June 13, 2015

How Time Flies!

It feels like it's been about a bazillion years since my last post, but in reality it has only been just over a month.  There's been soooooo much going on here at Cedar Hill Farm that every morning I wake up exhausted and every night I go to bed exhausted.  It's mentally taxing (I've scored right at 2, 200 essays--7 & 10--for the Pearson PARCC test in the last 4 weeks and with about a 1% exception, it has really been a rough experience in the gross illiteracy of an entire generation).

My sister underwent some extensive surgery a few days ago. That was more physically traumatic than expected, I think, and they sent her home without even having been at the hospital for a full 24 hours, though they probably should have kept her there for at least a week. Hospital overcrowding thanks to, I imagine, the current health care system, sends her home and puts her in jeopardy of life-threatening complications.  I'm not there, I'm here though I would've been there if she wanted me to be, so for me it's all a waiting game to see what details I get passed along to me.

The second oldest kid was inducted into the Boy Scout honor society, The Order of the Arrow. He's almost to the point of starting his Eagle project, and it stresses me out just thinking about having that on the horizon. He's been at Scout camp since Memorial Day as a camp counselor, but that's been such a drama because the executive in charge of the camp is, well, just plain incompetent with expletives, and has pretty much ruined the camp experience altogether for not just my son, but also for much of the staff (which has quit and walked off the job only 1/4 into the camp season), so he's on the fence (and has his mother stressed out about it to the maximum levels) about staying or just saying that he gave it a the ol' college try and coming home.  It's sad when one individual without a clue is able to single-handedly ruin an institution that teenagers have looked forward to attending for generations. Really sad. The oldest kid graduated from high school and had his Eagle Scout ceremony within a 24-hour span during Memorial Day weekend. The youngest kid went to basketball camp and has been grumping around because her mother is making her continue her violin lessons through the summer, and our pool isn't open yet, though she has re-discovered her love of art and is doing some pretty darned amazing portraits for an 11 year-old.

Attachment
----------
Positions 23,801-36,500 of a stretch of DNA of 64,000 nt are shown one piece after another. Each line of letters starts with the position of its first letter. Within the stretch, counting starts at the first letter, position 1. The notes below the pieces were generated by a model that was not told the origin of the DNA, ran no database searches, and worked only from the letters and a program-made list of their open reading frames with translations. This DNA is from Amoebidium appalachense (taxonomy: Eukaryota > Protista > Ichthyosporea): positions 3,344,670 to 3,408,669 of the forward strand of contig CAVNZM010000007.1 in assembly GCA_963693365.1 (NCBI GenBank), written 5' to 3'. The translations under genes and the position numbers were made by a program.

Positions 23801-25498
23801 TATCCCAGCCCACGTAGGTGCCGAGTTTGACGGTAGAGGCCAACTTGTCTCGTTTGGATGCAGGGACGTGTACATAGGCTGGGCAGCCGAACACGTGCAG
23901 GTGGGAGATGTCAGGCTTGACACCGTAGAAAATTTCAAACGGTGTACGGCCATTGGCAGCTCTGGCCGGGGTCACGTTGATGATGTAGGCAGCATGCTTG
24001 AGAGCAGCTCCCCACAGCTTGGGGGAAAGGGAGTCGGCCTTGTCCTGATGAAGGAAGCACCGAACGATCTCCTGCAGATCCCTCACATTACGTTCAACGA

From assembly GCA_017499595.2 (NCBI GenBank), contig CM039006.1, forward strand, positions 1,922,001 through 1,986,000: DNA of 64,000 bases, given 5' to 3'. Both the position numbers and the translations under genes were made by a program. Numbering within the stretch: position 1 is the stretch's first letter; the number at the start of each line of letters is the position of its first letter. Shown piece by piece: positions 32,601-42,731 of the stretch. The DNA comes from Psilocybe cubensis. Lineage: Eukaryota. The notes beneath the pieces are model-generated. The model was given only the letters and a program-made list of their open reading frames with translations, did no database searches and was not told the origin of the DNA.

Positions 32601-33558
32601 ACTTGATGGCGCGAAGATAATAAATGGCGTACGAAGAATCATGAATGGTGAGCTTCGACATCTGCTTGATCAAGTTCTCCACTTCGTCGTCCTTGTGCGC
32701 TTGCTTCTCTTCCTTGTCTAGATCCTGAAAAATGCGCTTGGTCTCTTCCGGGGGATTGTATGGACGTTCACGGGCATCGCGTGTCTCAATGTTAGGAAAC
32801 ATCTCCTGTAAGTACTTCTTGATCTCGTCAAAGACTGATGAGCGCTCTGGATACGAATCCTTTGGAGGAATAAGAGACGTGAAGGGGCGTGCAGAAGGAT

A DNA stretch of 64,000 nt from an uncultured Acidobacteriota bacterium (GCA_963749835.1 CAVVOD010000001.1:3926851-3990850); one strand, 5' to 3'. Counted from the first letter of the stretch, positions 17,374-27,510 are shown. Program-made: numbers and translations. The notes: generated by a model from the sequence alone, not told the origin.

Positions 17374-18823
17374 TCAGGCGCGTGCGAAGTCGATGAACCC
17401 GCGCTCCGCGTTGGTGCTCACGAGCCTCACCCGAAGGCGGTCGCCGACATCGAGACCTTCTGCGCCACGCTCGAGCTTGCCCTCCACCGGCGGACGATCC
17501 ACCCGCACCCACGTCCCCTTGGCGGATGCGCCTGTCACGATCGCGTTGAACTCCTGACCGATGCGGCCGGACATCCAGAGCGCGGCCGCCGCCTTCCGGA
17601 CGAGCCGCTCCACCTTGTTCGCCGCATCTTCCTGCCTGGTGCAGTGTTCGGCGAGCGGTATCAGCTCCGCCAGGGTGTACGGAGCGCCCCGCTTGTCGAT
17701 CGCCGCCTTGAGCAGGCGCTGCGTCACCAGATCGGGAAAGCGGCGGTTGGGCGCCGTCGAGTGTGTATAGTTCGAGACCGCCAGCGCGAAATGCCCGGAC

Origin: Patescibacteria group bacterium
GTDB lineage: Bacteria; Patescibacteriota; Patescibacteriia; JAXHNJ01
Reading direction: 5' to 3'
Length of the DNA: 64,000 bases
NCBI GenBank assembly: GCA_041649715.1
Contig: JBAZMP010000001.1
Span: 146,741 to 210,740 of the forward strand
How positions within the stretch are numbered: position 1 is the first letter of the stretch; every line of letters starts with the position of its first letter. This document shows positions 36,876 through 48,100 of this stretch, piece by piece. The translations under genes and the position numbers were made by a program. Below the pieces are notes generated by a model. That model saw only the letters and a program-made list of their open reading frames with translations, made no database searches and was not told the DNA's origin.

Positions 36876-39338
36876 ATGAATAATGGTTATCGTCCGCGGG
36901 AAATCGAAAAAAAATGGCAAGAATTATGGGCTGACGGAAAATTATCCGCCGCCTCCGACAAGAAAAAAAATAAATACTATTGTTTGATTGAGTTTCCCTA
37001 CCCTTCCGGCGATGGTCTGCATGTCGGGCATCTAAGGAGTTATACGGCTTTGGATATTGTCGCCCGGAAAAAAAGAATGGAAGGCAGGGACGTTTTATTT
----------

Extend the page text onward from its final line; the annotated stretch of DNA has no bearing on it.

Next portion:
One sheep, Blanche, went into labor in the wee hours of the morning last week, and then promptly abandoned one of her twins to die in the field.  Fortunately, I found it in time to save it, and so we have had Puck, the male of the twin set, pretty much living on the front porch and in the dog pen in the kitchen for the last week.  The 3 am feedings have just about killed me, but we are finally not having to feed him through the night.  Just about.




Stella is holding out for Christmas, I think, with her twins.  We fully expected her to deliver last week, but she's still laying there in the shade (she got moved to the unused dog pen so that she won't be tempted to leave a lamb to die in a field) looking like she swallowed an elephant or two.

The barn project is on hold while we repair all of the pool landscaping.  We have an above-ground pool that is sitting in a hole in the ground to make it less above ground, and all the rain that we got over the winter caused the retaining wall to collapse, so we have spent the last 3 weeks digging that out, putting in a new super-duty retaining wall, and now, as the forecast finally reaches the mid-90s for the next several days (add about 60% humidity to that temperature), we are to the point where we are finishing up the deck.  Weather permitting, we might get to take a dip in the pool this weekend.
The garden has been a trauma.  First it was too cold but very wet and, although I didn't lose anything to frost this time, I did lose the entire sugar snap pea crop and most of the onions--I think as a combo of bad seed and too much rain.  Just about the time it came to planting the majority of the garden, the rain went away and was replaced by full sun, no rain, and temps hot enough to crack the ground.  Every other day I was running the well dry to keep the plants from shriveling to dust.  Consequently, the corn is also not very promising.